She couldn’t answer me. Frankly, I don’t think she even realizes she is doing it most of the time. It’s so ingrained in her and many others I know. At least with her, she doesn’t get all vindictive and angry when she feels jealous or envious of someone else. There are many, when feeling not as good, pretty, successful or whatever, as someone else, who will resort to cruel comments, bad behaviors or incredible fits of neurotic jealousy to make the other person look bad.
All which is the norm these days apparently. Women bash other women because their existence on this planet makes them feel bad about themselves. Women tear each other down, over and over again, for no other reason than pure jealousy. There is absolutely no reason for it. Just because someone else is beautiful does not mean you are any less so in. It just means they are beautiful. Just because someone you know is incredibly successful, doesn’t mean you aren’t successful, too. It just means they’ve worked hard and it’s paying off.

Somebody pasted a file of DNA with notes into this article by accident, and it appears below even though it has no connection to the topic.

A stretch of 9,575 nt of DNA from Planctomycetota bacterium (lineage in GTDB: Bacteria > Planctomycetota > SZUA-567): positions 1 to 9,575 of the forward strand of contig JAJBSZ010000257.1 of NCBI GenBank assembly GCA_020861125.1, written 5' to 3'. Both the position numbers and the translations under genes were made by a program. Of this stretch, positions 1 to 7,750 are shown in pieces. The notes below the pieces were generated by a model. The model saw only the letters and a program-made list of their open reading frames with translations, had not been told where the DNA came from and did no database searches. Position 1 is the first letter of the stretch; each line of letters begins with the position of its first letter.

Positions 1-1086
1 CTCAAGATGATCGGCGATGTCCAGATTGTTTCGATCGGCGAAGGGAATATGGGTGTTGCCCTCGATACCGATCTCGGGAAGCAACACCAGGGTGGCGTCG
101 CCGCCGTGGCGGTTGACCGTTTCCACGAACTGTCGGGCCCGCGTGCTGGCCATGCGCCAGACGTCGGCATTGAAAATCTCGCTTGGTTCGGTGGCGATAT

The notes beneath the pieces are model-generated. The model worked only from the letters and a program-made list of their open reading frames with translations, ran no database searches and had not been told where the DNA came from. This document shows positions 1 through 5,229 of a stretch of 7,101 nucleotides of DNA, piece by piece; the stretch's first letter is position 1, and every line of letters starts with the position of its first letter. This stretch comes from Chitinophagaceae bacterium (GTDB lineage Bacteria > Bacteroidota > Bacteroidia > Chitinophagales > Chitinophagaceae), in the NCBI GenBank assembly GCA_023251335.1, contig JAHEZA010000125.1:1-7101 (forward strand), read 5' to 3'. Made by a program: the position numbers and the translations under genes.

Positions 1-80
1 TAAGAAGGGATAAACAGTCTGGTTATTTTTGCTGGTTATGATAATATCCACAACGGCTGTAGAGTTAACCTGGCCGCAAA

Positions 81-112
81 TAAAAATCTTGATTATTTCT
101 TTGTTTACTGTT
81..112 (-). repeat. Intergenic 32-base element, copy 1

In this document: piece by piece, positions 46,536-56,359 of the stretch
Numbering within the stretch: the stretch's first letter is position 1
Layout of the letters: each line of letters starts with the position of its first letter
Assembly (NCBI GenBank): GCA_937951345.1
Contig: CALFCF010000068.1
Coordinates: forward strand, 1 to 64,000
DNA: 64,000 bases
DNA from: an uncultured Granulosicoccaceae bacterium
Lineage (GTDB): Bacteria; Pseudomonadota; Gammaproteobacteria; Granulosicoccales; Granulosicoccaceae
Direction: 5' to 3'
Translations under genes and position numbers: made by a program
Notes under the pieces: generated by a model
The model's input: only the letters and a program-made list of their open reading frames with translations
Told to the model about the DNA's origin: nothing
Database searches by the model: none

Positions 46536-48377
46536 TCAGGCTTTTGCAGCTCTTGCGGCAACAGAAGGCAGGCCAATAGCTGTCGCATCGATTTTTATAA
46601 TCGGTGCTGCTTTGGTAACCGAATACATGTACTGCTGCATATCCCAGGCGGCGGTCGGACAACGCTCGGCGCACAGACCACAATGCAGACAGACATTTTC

We need to stop using the qualities of others as a benchmark to compare ourselves and our lives to. It's ridiculous to make yourself feel ugly and unworthy based on what someone else looks like or how their life plays out on Facebook.
We religiously read through our newsfeeds every day comparing our lives to what others are posting about theirs. Never realizing what you are seeing is only the golden moments as no one has the perfect life we all seem to imagine existing for everyone else but us. You don’t see the 750 selfies someone took to get the perfect one or the zit someone has on their nose that is the size of a Buick because no one is going to post those. You don’t see posts about falling apart marriages, the mounting credit card debt from the amazing vacation that you trolled through the photos of or how it took bribes and threats to get the kids to dress up and pretend to be happy for the “perfect” family photo that made you question your parenting abilities. No one posts about their kids failing classes, coming home late or being incredibly ungrateful, unmotivated messy forms of human life.
We aren’t comparing apples to apples. We are comparing our reality to their highlight reel. And doing a number on ourselves mentally in the process.